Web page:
Operation
    Once assembled and with the right Atmega328P-PU installed and loaded. I installed the board in my PDP8/E, using an extender board to help with initial testing and familiarization. I use a DEC Compatible Board Extender with 72-125C-EL connectors from Douglas Electronics (part number 6-DE-8-C) for $60.

    On startup of the PDP, Rolandís bootloader board has the AC register show a scan of lights back and forth, then either loads the pre-set program on the boardís DIP switch or awaits either SW keypressing or the small button on the board to load one of the pre-programmed programs.
    I know I speak for many others in saying thanks again to Roland for developing and making this board so readily approachable to the PDP8 community.
    I also know that this write-up is a little sophomoric and unneeded for many of the experienced PDP8 community, but it may help some folks that are on the fence in taking this on to feel more confident that it is readily doable.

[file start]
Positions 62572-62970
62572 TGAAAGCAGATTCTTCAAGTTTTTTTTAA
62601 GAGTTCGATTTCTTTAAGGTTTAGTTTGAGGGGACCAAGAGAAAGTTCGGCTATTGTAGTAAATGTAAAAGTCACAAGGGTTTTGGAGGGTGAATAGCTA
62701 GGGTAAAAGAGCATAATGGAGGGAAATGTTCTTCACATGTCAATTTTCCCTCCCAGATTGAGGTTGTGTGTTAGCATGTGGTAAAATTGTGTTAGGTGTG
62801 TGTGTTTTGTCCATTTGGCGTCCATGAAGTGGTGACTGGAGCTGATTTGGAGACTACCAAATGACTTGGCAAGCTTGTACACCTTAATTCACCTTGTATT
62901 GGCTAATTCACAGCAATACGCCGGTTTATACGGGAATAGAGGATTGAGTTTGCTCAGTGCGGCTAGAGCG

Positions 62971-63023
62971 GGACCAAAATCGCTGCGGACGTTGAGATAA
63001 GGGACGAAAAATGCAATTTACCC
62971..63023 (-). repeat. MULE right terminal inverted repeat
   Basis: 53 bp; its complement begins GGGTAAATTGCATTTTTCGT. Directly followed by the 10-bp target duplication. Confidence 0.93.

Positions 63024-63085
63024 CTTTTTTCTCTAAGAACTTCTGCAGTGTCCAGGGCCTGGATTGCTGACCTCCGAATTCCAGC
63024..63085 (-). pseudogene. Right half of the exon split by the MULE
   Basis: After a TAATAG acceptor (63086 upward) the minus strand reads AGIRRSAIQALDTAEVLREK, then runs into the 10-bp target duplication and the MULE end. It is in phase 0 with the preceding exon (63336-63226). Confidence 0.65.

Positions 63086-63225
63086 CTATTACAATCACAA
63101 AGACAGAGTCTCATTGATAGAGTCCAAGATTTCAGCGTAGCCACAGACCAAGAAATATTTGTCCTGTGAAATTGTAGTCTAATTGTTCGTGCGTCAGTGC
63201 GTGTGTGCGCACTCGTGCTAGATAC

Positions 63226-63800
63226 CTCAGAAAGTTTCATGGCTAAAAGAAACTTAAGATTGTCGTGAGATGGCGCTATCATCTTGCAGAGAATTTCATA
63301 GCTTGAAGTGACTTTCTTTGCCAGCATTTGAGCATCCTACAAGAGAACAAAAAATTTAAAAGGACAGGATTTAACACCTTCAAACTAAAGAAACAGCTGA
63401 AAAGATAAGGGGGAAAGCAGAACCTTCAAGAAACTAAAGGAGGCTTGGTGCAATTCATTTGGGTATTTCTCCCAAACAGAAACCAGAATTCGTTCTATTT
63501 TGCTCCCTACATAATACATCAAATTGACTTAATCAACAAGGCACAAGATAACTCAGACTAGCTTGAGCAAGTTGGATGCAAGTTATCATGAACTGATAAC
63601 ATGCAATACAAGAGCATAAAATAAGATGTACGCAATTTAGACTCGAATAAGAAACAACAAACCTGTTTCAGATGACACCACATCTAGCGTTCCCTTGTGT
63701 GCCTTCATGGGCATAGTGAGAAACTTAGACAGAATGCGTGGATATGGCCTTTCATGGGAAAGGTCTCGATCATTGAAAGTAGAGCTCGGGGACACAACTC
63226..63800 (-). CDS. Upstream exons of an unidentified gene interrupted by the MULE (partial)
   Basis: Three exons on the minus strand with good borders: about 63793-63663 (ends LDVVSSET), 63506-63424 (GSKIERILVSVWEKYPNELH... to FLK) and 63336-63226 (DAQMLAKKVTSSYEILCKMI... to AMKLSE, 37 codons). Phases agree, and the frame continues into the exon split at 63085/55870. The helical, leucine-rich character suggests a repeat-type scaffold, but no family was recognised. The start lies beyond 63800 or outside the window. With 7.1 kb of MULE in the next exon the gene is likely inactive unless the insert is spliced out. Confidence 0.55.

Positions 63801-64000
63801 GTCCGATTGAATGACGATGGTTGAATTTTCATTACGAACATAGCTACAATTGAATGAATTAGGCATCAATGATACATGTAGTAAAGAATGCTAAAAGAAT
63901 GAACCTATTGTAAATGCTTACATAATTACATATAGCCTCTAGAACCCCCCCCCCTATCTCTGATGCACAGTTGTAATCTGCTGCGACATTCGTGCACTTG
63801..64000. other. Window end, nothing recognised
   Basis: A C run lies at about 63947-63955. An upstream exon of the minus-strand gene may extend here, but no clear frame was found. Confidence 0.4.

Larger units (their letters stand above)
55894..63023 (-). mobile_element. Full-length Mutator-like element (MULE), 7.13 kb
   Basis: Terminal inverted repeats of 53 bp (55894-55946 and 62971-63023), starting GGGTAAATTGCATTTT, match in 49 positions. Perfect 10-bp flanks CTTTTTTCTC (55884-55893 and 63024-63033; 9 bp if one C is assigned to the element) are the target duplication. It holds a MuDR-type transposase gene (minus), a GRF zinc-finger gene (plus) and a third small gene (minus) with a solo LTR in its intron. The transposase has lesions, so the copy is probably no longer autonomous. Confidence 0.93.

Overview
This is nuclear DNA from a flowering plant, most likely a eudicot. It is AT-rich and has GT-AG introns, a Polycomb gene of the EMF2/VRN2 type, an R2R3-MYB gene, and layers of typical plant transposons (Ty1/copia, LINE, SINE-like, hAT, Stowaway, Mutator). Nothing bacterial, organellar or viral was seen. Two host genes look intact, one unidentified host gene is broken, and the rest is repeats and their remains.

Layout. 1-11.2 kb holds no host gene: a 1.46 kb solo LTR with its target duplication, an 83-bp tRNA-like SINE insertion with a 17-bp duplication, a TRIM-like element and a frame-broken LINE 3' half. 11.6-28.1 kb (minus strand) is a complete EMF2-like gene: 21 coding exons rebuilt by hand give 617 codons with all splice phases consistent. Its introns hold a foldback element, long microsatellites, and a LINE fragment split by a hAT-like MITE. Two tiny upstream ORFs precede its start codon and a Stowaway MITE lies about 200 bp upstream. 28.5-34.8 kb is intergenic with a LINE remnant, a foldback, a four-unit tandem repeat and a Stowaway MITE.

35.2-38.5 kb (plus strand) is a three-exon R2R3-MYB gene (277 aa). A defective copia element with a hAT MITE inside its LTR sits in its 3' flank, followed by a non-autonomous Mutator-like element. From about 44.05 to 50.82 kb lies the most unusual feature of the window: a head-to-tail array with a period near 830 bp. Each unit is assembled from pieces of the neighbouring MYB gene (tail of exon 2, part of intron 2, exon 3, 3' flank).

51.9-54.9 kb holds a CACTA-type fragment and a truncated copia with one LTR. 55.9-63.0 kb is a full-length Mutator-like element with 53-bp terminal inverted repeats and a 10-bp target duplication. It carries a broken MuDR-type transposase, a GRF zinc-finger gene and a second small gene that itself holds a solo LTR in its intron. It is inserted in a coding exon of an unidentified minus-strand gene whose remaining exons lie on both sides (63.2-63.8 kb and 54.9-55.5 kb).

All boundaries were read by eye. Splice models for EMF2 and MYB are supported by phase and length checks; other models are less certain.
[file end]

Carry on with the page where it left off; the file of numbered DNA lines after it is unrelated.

PCB Holder.JPGPDP Omnibus Quad Extender.JPG

  2. #52
    Join Date
    Aug 2010
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    Silicon Valley USA
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    717
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    Quote Originally Posted by mngreer View Post
    ...
    I ordered the Atmega328-PU from the internet, with bootloader installed Ė thinking that would save a step that I was not familiar with. Long story short, I found that my Arduino Uno does not have native support for the 328-PU. The Uno wants to see a 328P-PU, so I could not download Rolandís code onto the board, nor upload the Arduino bootloader. I know there are ways to get around this, but I recommend (consistent with Rolandís forum post) to purchase the Atmega328P-PU. Digikey has this, and it is included in Rolandís most recent BOM. As I was working to figure the above out, Roland suggested a work-around that got my board running Ė use an Arduino Uno board that has a working 328P and load Rolandís code on to the board then move the Atmega328P chip to the bootloader board. That worked well as I waited for the Atmega328P-PU. With arrival of the Atmega328P-PU, I was able to install it on the bootloader board, burn the Arduino bootloader using Rolandís instructions and a 6-pin IDC cable with his mod (sourced from Adafruit part number 371 at $2.00). I used the Arduino Uno to then download Rolandís code onto the board from my PCís com1 port using a DEC BC01V serial cable from one of my M8655 boards.